June 24, 2019
Below is a lesson from Inc. on why kindness can make you a better leader, as well as our key learning.
The Blue Courage team is dedicated to continual learning and growth. We have adopted a concept from Simon Sinek’s Start With Why team called “Learn, Share, Grow”. We are constantly finding great articles, videos, and readings that have so much learning. As we learn new and great things, this new knowledge should be shared for everyone to then grow from.
Science Says Kindness Can Make You a Better Leader. Here Are 3 Reasons
By Todd Nordstrom
We live in a world with a lot of disagreement. And, in my opinion, that’s OK. Varying, even opposing, perceptions and ideas often lead us to the greatest results–both in life and at work. However, I recently witnessed a small dispute between a customer and a waiter at a restaurant that made me think about our ability, or inability, to disagree with someone without getting personal. In this case, the disagreement was over the check. The two parties did not reach an agreement. The waiter politely caved and changed the charges on the bill. And, at first, the whole scenario seemed pretty well-mannered. But then something ugly happened. As the two men separated ways, both called the other person curse words.
While it’s true that these men may deserve the spirited labels given to them, I couldn’t help but wonder if they had had enough conversation throughout their brief meeting to get any sense of who the other person truly was. Were they calling each other horrible names simply because they disagreed over a number?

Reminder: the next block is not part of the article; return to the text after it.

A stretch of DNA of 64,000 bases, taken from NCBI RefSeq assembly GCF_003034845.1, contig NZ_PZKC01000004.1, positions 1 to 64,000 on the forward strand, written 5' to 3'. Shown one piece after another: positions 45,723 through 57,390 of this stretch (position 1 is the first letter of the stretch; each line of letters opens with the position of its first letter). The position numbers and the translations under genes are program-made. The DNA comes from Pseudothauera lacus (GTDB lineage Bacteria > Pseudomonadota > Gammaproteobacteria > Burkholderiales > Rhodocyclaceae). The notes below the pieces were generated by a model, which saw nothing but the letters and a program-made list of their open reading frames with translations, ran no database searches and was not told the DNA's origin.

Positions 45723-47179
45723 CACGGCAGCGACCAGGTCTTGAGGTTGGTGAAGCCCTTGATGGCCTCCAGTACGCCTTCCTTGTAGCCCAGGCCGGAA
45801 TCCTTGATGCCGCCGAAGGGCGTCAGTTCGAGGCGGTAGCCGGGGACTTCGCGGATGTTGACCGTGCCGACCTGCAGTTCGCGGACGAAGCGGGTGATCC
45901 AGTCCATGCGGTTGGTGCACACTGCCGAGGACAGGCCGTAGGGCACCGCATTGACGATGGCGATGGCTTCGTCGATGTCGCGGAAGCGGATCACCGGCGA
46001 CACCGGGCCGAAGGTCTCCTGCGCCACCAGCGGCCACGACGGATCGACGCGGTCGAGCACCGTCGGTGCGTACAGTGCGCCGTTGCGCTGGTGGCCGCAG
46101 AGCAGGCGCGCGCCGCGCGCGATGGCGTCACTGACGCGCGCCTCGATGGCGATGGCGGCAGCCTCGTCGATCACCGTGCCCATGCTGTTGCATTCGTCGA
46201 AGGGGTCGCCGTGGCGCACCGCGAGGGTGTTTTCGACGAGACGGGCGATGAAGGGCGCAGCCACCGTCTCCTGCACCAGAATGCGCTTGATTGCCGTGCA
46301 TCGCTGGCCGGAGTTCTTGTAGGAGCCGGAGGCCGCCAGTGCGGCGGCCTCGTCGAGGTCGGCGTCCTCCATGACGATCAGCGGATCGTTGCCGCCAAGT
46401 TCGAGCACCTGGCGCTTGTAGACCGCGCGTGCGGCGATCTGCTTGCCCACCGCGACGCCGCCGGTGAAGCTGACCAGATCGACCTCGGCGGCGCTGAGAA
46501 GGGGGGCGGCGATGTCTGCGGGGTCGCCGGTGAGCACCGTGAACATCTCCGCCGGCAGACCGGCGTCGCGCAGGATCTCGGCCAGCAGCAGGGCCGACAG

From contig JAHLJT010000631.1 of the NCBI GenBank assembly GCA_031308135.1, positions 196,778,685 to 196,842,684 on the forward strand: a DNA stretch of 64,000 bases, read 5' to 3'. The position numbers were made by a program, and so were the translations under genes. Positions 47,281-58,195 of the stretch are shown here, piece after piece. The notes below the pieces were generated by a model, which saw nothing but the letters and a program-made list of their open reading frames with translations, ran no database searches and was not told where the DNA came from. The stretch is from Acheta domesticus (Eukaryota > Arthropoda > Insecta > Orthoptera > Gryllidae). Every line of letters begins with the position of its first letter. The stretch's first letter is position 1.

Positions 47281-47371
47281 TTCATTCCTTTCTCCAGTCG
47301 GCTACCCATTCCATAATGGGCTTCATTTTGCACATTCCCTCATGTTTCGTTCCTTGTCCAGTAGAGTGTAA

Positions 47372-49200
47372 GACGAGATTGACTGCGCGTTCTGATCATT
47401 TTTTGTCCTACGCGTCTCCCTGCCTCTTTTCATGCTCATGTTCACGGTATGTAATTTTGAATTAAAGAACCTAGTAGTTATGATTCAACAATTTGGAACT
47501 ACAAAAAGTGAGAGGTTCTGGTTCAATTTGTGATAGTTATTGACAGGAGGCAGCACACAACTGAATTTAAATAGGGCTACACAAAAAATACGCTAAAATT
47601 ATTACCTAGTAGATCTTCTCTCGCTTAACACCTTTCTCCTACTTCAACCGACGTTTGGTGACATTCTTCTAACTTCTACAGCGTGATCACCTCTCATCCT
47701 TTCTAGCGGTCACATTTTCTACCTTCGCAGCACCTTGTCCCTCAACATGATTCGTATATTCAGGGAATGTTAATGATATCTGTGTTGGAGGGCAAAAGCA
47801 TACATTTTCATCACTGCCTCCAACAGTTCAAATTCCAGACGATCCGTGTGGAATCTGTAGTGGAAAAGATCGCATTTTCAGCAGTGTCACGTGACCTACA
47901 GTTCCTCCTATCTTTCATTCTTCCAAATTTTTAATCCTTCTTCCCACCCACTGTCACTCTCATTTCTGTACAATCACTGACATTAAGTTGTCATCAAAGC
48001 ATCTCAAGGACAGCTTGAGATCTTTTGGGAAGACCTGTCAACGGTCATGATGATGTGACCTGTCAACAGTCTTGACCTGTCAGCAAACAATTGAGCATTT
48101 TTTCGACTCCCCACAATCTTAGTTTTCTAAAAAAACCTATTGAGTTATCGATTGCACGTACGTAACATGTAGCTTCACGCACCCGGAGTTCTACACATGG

Continue Reading Here.
- 21 studies that explicitly prove that being kind to others makes us happier. (University of Oxford)
- Happy people at work are 12 percent more productive than unhappy people. (University of Warwick)
- Three ways that simple kindness could bring you more success as a leader at work:
- Appreciation inspires greater results. Being kind means you sincerely celebrate the successes of others at work. You actually care. Research from O.C. Tanner Institute: employees state that recognition was the number one thing their boss/company could give to inspire them to strive for great results.
- Connection leads to better ideas. 72 percent of award-winning projects involve people talking to, and asking questions of, people who may not be in their inner circle. Kindness is gaining the perception of someone else, whether they agree with you or not.
- Correction can improve relationships. As leaders, sometimes it’s our responsibility to let others know when they’re not meeting expectations. Leaders who express kindness, and a sincere desire to help an employee become their best, build stronger relationships with their people. A 10-year study by Harvard Business Review reveals that the number one thing holding back second-rate executives is their inability to create trusting relationships.
- The moment we forget that our first responsibility as a leader is to actually care about the success of others is the moment we fail.